Mechanisms of Organic Superconductivity
In applying the ideas of the preceding chapter to organic superconductors, it is necessary to keep in mind three essential experimental facts: (a) there is a crossover from spin-density wave order to superconductivity as the pressure is increased (b) there is no 2kF charge-density wave and (c) the spin susceptibility is not activated. Using the general discussion of the previous chapter, it follows that U > 0 and V1 (or an appropriate combination of Vn) is negative at high pressure. This conclusion is not restricted to the one-dimensional region but it does assume that the pairing involves electrons on the same stack. However, in the general context of organic conductors, it is not easy to imagine that V1 can be as attractive as the experiments seem to require1. There is ample evidence of quite strong repulsive interactions in organic conductors, and In the conventional BCS picture of superconductivity this has to be overcome by the retarded electron-phonon interaction, to produce pairing. For the latter, an electron or hole distorts the lattice in its immediate neighborhood, and a second electron or hole feels the distortion as an effective attractive coupling to the first. The Coulomb repulsion can be overcome because the distortion takes some time to decay, and is active after the first electron or hole has moved away.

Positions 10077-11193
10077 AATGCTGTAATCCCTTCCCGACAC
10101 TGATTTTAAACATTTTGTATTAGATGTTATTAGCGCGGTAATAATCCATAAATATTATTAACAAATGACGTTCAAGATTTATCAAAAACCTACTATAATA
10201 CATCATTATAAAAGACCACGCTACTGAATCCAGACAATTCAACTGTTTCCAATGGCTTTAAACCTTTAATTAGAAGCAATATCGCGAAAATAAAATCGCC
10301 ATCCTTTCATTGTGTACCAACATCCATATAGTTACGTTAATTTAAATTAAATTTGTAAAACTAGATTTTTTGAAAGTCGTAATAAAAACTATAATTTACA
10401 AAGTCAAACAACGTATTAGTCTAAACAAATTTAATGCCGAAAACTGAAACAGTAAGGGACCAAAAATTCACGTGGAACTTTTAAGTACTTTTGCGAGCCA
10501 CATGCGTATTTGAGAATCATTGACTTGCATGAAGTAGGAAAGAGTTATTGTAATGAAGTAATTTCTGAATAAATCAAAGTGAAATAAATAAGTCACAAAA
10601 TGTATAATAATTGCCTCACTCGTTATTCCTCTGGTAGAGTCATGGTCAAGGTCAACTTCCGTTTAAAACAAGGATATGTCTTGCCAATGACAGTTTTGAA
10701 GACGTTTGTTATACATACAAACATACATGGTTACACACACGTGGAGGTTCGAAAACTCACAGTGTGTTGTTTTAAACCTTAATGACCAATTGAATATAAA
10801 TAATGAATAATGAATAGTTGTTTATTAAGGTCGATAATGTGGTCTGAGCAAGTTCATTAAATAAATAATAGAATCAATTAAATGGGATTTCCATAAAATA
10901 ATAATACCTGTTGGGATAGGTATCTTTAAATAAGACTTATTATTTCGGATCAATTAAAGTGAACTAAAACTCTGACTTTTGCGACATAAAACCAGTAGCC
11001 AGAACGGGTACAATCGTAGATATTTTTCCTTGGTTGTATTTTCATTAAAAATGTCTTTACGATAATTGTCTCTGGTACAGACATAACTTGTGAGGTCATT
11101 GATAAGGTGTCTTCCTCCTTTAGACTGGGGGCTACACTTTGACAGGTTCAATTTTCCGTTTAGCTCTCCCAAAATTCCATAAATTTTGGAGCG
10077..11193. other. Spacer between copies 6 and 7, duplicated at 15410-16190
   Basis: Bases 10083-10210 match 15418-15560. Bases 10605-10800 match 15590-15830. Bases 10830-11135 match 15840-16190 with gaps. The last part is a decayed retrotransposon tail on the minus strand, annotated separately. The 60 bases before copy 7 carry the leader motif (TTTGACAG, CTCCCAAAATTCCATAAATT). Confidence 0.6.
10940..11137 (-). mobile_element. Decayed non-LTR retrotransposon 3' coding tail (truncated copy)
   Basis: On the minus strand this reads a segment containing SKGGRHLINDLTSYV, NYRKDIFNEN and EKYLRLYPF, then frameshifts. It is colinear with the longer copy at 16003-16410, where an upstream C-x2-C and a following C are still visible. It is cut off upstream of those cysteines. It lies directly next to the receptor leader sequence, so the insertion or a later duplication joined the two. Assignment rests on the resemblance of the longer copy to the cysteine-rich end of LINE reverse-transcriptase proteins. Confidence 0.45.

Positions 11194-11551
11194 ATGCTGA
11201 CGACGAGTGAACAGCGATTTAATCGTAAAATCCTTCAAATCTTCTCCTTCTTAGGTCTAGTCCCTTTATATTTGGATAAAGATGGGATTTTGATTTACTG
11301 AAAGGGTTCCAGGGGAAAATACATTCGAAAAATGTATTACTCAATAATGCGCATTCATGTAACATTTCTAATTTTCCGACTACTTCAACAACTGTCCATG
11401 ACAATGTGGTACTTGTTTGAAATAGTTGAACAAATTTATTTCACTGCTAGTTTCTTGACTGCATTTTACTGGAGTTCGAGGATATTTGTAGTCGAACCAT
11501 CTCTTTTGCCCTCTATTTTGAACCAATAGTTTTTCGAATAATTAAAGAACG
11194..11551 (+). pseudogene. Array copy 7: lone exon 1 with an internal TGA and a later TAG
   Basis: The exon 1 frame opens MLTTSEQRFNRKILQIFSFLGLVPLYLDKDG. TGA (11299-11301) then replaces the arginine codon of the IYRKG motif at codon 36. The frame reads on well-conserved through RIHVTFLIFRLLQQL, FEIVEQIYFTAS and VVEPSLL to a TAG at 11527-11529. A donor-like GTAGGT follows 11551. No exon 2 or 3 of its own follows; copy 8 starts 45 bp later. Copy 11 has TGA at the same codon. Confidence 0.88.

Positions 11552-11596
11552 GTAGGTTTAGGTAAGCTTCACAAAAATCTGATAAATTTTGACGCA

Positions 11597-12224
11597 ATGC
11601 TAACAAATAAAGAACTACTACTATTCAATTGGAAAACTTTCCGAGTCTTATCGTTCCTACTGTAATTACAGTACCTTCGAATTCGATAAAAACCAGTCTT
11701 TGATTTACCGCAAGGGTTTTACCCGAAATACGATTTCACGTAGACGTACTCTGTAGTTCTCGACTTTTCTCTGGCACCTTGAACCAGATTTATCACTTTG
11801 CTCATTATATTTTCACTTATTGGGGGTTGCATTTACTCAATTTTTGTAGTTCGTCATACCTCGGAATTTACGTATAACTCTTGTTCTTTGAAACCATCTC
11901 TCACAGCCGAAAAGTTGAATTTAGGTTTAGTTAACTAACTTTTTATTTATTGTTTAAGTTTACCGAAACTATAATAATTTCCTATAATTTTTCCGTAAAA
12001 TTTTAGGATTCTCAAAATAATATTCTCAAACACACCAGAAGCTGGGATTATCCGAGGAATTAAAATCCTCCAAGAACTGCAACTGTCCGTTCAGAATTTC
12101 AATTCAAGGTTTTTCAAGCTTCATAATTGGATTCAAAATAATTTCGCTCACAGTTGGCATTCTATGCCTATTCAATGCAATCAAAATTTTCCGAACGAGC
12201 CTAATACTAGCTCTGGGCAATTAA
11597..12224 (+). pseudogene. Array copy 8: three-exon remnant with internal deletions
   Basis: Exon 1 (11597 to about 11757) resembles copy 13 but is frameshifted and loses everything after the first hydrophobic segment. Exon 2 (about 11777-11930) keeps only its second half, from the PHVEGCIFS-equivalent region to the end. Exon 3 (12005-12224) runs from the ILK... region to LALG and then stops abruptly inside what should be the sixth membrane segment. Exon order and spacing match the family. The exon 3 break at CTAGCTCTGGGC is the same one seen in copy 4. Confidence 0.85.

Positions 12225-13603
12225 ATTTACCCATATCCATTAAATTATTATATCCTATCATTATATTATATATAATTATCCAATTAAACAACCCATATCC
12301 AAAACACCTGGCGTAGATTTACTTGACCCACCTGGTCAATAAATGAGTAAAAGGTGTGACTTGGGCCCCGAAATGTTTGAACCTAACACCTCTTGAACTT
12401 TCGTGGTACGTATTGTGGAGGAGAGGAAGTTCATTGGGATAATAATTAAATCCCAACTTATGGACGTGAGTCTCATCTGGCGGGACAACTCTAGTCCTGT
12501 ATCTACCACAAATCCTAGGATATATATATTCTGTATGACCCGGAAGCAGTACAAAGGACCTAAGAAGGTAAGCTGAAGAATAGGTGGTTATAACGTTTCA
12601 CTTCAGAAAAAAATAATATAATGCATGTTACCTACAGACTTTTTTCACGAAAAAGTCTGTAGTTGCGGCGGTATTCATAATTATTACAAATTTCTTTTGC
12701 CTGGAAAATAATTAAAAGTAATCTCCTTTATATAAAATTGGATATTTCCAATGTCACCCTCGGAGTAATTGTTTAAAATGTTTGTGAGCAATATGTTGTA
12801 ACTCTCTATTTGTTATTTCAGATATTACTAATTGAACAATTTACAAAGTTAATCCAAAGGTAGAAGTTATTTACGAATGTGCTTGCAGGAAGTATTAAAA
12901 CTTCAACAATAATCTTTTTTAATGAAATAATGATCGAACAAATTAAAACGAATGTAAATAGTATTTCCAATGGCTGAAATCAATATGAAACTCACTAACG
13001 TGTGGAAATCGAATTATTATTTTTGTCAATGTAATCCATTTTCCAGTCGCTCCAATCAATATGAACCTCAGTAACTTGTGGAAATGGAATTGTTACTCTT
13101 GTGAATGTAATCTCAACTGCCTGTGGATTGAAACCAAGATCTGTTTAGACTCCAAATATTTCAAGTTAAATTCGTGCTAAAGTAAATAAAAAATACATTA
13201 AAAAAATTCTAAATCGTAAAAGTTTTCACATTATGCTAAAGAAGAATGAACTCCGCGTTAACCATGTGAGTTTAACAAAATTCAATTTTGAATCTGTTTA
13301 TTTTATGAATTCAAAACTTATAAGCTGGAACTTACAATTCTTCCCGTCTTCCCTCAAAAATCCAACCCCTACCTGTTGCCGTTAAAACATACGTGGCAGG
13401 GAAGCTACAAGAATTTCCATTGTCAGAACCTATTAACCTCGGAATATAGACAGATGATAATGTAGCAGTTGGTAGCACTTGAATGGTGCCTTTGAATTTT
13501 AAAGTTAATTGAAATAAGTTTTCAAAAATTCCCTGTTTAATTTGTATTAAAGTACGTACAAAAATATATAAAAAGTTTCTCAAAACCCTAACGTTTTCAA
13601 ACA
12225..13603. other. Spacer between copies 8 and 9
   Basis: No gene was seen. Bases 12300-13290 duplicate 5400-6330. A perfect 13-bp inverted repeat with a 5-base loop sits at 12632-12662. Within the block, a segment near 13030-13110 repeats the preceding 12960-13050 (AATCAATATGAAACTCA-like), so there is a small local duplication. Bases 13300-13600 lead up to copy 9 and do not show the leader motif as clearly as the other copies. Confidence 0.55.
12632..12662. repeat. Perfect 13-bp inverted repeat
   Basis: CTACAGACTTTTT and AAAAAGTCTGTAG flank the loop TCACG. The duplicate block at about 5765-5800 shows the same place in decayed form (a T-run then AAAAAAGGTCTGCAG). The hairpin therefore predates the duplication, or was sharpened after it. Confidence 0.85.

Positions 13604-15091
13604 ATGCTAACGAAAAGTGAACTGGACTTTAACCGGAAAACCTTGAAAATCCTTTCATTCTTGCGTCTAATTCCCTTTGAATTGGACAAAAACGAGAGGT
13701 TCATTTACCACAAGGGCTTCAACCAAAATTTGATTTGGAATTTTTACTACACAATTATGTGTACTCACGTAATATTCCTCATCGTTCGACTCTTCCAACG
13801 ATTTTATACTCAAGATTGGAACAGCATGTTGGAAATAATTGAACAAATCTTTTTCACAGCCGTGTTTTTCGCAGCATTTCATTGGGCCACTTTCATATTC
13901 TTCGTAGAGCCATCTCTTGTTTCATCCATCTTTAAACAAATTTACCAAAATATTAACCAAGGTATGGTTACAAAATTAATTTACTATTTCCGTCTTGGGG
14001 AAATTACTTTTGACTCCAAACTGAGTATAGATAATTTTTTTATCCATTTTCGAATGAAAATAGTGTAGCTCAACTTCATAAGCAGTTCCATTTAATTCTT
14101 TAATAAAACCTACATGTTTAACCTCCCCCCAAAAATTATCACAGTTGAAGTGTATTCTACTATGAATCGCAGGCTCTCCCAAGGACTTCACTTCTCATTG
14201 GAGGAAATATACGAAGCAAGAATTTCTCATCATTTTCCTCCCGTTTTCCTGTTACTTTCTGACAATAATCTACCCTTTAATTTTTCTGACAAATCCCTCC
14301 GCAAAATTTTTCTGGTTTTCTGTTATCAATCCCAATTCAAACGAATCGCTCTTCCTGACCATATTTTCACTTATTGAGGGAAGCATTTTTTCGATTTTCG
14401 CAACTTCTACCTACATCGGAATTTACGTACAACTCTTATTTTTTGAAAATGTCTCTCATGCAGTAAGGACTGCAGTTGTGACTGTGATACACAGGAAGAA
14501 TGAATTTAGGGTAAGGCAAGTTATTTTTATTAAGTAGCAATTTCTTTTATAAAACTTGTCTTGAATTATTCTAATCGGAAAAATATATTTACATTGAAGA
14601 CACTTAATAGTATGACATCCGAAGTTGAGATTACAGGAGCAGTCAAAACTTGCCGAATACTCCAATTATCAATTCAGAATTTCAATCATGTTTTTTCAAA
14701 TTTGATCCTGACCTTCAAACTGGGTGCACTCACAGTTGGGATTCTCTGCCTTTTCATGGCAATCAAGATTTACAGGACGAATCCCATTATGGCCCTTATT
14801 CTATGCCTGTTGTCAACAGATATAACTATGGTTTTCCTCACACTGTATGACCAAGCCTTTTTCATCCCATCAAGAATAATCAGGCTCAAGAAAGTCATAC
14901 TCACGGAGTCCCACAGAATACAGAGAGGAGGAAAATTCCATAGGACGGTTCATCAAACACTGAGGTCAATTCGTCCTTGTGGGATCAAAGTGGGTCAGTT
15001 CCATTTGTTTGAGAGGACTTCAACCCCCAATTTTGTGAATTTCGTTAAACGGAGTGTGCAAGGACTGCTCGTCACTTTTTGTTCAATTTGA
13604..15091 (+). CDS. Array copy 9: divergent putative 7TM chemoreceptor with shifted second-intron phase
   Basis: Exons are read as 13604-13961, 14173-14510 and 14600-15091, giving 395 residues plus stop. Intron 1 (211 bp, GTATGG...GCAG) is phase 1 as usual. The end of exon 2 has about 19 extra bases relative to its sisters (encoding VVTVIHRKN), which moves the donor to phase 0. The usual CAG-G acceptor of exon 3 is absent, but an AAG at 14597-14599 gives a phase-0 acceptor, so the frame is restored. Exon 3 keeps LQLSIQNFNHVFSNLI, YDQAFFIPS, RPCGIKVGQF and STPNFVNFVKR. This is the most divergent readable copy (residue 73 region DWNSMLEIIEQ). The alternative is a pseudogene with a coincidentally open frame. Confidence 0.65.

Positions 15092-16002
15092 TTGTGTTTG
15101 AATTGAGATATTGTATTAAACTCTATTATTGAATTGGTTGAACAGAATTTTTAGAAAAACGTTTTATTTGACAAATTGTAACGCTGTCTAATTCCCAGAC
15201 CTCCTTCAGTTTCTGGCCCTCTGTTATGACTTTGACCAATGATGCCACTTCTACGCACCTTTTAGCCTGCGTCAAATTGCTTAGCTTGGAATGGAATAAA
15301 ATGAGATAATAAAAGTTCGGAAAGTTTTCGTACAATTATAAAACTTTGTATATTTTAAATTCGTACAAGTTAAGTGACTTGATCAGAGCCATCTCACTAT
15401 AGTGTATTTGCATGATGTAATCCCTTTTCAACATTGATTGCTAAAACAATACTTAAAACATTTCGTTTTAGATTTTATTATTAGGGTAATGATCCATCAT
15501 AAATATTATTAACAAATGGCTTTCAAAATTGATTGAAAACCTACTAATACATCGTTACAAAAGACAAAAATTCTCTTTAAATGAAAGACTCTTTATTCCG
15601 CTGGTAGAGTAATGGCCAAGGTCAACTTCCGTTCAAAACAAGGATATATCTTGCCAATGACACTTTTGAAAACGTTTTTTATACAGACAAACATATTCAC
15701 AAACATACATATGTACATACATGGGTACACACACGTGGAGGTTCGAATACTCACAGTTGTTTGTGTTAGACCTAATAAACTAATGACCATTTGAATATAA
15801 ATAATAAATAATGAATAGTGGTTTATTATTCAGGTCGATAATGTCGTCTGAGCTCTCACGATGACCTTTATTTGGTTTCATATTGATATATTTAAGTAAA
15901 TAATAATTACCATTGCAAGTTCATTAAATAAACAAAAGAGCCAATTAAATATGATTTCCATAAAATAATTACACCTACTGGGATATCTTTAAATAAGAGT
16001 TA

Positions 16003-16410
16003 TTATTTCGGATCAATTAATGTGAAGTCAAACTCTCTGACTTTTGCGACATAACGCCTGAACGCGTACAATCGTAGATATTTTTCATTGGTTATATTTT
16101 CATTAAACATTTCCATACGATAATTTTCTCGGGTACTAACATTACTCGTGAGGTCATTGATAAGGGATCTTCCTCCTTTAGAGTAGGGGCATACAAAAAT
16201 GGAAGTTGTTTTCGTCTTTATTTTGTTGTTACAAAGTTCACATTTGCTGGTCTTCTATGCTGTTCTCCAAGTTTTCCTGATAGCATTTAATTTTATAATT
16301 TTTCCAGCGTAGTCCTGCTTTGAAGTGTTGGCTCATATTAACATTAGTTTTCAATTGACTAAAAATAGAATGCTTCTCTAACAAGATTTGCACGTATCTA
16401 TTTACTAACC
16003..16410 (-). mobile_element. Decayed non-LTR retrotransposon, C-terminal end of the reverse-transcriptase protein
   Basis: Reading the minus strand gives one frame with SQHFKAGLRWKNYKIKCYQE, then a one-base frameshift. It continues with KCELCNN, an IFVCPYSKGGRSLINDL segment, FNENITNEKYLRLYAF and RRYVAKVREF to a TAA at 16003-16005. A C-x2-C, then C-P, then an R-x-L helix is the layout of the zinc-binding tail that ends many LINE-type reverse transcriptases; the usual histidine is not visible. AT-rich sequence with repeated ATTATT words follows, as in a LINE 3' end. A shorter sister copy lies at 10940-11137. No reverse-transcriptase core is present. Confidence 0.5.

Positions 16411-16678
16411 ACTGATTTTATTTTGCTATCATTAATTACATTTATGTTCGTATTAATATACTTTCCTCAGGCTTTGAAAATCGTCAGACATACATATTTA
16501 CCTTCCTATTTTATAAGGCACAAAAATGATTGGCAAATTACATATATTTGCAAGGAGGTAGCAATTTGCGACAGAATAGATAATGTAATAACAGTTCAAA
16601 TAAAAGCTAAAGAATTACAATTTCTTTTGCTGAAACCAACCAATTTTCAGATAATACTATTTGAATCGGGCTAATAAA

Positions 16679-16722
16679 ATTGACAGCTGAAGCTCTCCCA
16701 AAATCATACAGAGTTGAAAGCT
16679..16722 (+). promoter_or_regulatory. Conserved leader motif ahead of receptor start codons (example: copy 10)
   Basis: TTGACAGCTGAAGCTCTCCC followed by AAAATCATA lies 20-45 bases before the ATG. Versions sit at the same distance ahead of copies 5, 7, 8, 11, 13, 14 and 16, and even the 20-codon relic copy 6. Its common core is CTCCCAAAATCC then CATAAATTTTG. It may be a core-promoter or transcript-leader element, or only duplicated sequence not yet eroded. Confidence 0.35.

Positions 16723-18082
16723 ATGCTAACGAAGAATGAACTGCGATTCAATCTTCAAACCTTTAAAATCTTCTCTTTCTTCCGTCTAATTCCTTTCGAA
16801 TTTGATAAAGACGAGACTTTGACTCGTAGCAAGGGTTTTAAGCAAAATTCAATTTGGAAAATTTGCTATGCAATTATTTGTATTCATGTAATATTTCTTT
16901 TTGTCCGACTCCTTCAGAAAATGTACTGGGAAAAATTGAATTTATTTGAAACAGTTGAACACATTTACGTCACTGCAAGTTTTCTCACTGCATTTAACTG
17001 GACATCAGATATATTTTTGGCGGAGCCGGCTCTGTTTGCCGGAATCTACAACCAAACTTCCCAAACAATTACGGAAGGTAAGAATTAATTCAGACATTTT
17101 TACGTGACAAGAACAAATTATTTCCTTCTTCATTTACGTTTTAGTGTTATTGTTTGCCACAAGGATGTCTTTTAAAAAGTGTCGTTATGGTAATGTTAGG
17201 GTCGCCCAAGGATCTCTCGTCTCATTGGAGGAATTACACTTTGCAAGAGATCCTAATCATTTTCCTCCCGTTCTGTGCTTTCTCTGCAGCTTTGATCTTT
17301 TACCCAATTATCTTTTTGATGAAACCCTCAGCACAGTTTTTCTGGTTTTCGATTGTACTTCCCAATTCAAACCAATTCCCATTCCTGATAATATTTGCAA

KeywordsAnisotropy Nism TMTSF
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- 2.I thank J. Voigt and S. Barišić for discussion of this point.Google Scholar
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